With its festivals, city beaches, a thriving small bar scene and attractions like the Clare Valley and Kangaroo Island on its doorstep, there’s plenty to love about Adelaide.

The original plan for Adelaide when it was founded by Colonel Light in 1836, was a one square mile city centre with lots of open space. Adelaide's streets are laid out in a grid and are surrounded by State Heritage Listed parklands. The Adelaide Hills and major beaches are less than half an hour away by car.

Flights to Adelaide

Don't miss

Take a deep breath and… relax. Here are some of our top picks to see Adelaide city at its vibrant, arty best.

Discover Adelaide with our photo gallery

Where to go

Get the lowdown on the different areas of Adelaide and popular destinations in South Australia.

Adelaide city and beaches

Adelaide city

It's easy to get around Adelaide city's one square mile grid layout. The pedestrian mall of Rundle StreetOpens external site in a new window offers a collection of department and chain stores to wander through, while the wide boulevard of North Terrace is home to the University, State Library and the South Australian MuseumOpens external site in a new window in their historic sandstone buildings.

Adelaide's beaches

Just a 20 to 30 minute drive from Adelaide's city centre are a number of attractive beachside suburbs. Glenelg has breathtaking views and functions like a beachy satellite city to the CBD. There are shops, good restaurants and bars along Jetty Road and at the Holdfast MarinaOpens external site in a new window. It's also a lovely spot to enjoy sunset at the end of a day of sightseeing.

The northern beaches of Semaphore and Henley are nearby: Henley Beach has a cluster of good cafes and an appealing long jetty, while Semaphore has white sand, dunes and a green foreshore. There’s also a 1920s bathing pavilion and the oldest working carousel to admire.

There's also West Beach which is close by Glenelg and Henley beaches.

Adelaide hills and valleys

Adelaide Hills

A 30 minute drive from the City Centre, but with a distinctly European ambience, are the towns of HahndorfOpens external site in a new window, Stirling and Mount Barker. Here it's both a cool climate wine area and a fruit growing district with strawberry fields, apple groves, cherries and figs. There are spectacular views of the city from here as well as stately homes and manicured gardens.

Clare Valley

Sample more than 40 cellar doors with highlights such as lunch at SkillogaleeOpens external site in a new window, a picnic at Annie’s LaneOpens external site in a new window or a visit to the 1851 Sevenhills CellarOpens external site in a new window which was established by the Jesuits. You can also cycle along the Riesling and Rattler trails around Riverton.

Flinders Ranges

Keep travelling north from the Clare Valley and you’ll discover the stark beauty of the Australian outback. See the ghost towns along Goyder’s Line and then move into the dreamlike landscape formations of Wilpena Pound and the magnificent Lake EyreOpens external site in a new window.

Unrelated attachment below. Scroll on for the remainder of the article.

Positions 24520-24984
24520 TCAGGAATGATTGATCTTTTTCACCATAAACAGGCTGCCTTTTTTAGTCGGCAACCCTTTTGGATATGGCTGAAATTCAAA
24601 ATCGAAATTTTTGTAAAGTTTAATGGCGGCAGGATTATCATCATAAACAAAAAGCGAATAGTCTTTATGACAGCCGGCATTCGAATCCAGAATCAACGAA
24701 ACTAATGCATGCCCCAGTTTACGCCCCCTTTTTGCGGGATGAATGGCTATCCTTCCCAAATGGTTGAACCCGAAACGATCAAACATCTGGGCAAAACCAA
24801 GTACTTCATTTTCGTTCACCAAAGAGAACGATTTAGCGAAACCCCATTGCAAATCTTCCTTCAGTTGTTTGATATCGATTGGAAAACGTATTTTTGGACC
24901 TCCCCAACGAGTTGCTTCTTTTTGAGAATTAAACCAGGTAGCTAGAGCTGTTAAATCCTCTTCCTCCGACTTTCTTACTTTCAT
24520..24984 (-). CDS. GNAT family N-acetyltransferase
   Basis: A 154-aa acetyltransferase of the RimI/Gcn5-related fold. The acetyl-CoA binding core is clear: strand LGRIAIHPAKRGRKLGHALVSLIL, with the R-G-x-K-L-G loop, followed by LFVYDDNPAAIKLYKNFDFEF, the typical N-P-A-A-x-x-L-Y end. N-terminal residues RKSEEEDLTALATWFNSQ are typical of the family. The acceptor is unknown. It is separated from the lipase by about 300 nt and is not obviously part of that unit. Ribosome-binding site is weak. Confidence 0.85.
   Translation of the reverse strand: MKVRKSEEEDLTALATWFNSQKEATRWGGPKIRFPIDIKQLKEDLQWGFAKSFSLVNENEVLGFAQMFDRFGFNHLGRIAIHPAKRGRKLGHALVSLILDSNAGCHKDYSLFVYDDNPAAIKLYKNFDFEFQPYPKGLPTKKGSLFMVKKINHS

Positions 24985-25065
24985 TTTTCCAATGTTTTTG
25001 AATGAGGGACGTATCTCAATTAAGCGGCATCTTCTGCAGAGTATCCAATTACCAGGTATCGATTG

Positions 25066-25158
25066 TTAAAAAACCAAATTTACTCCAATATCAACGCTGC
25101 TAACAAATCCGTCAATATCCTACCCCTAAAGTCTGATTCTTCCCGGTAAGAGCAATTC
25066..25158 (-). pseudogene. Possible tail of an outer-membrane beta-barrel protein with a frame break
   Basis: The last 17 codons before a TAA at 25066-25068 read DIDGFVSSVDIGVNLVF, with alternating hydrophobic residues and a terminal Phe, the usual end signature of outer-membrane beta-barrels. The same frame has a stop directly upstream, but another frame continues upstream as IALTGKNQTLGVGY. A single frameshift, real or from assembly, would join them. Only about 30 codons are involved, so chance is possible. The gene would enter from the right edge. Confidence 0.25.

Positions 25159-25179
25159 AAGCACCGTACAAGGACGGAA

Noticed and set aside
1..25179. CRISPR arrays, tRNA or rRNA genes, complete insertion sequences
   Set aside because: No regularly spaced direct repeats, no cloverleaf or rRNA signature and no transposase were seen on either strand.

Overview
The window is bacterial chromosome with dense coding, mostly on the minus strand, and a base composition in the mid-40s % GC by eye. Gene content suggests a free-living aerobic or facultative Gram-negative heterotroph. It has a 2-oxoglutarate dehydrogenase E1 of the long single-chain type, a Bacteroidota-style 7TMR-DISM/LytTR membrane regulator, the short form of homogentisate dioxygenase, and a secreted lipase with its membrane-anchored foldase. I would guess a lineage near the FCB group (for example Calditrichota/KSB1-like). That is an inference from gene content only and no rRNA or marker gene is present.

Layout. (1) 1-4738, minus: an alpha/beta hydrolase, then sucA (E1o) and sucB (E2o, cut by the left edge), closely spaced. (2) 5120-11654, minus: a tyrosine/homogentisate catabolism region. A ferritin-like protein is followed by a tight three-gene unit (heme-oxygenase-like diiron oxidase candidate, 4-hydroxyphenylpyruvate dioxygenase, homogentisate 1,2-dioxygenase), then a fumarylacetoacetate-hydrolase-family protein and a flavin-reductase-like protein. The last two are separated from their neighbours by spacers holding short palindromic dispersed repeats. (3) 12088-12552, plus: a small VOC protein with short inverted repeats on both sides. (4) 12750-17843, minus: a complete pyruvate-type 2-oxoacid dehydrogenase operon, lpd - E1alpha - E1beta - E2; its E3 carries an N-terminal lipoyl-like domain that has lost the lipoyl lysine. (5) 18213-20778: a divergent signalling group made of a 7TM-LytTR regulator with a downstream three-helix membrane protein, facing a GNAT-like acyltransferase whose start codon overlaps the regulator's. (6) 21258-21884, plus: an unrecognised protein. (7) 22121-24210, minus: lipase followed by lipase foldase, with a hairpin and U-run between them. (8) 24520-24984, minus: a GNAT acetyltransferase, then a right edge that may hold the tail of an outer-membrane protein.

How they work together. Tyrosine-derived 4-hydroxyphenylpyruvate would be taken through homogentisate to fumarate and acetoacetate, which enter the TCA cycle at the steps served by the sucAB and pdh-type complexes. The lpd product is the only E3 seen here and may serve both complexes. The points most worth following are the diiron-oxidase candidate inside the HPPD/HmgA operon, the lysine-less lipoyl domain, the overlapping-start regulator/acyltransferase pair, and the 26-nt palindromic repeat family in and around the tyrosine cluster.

Adelaide hills video Adelaide hills video


The Barossa is considered Australia's largest wine growing area and wins accolades for its superb wines year after year. Here are just a few of the great wineries you can visit:

But it's not all about wine. This charming region also has great markets, expansive national parks and is littered with art galleries.

Kangaroo Island and Fleurieu Peninsula

Kangaroo Island

A gourmet food destination, the location of the luxurious Southern Ocean Lodge and other luxury accommodation amongst populations of native Australian animals... it's no wonder that the 155 kilometre long Kangaroo Island has become one of Australia’s hottest tourist icons. Take a ferry from Cape Jervis or a plane from Adelaide and enjoy a world class holiday amidst untouched wilderness and pristine beaches.

Fleurieu Peninsula

Host to one of Australia’s richest landscape art competitions, it is little wonder the rolling hills around the coastline to Adelaide’s south attracts artists in droves. Enjoy beautiful produce, a gorgeous landscape and plenty of wildlife in this laidback weekend destination.

Quick facts

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The weather in Adelaide is moderate year round with typically blue skies and low humidity. Summer (December to February) averages are around 28°C but it can get extremely hot, reaching 40°C and higher. Winters (June to August) can be cold but average approximately 15°C. Autumn and spring are great times to visit and enjoy mild conditions.


Getting around

From the airport

Just seven kilometres from the city centre, a taxi ride from Adelaide Airport takes about 10 minutes.

Adelaide MetroOpens external site in a new window offers an express bus service called JetExpress between the airport and the city and also offers a convenient JetBus service direct to Glenelg, West Beach and the City, servicing all stops en route.

In and around the city

Adelaide has a small and picturesque city centre which is easy to walk or cycle around. The city has an integrated transport system of trains and buses with a range of ticket options. Glenelg is just a 30 minute ride away. Taxis are also an easy way to get around.

Adelaide car hire

Take off on a road trip around the Clare Valley, Fleurieu Peninsula or Kangaroo Island after you fly to Adelaide.

Getting you there

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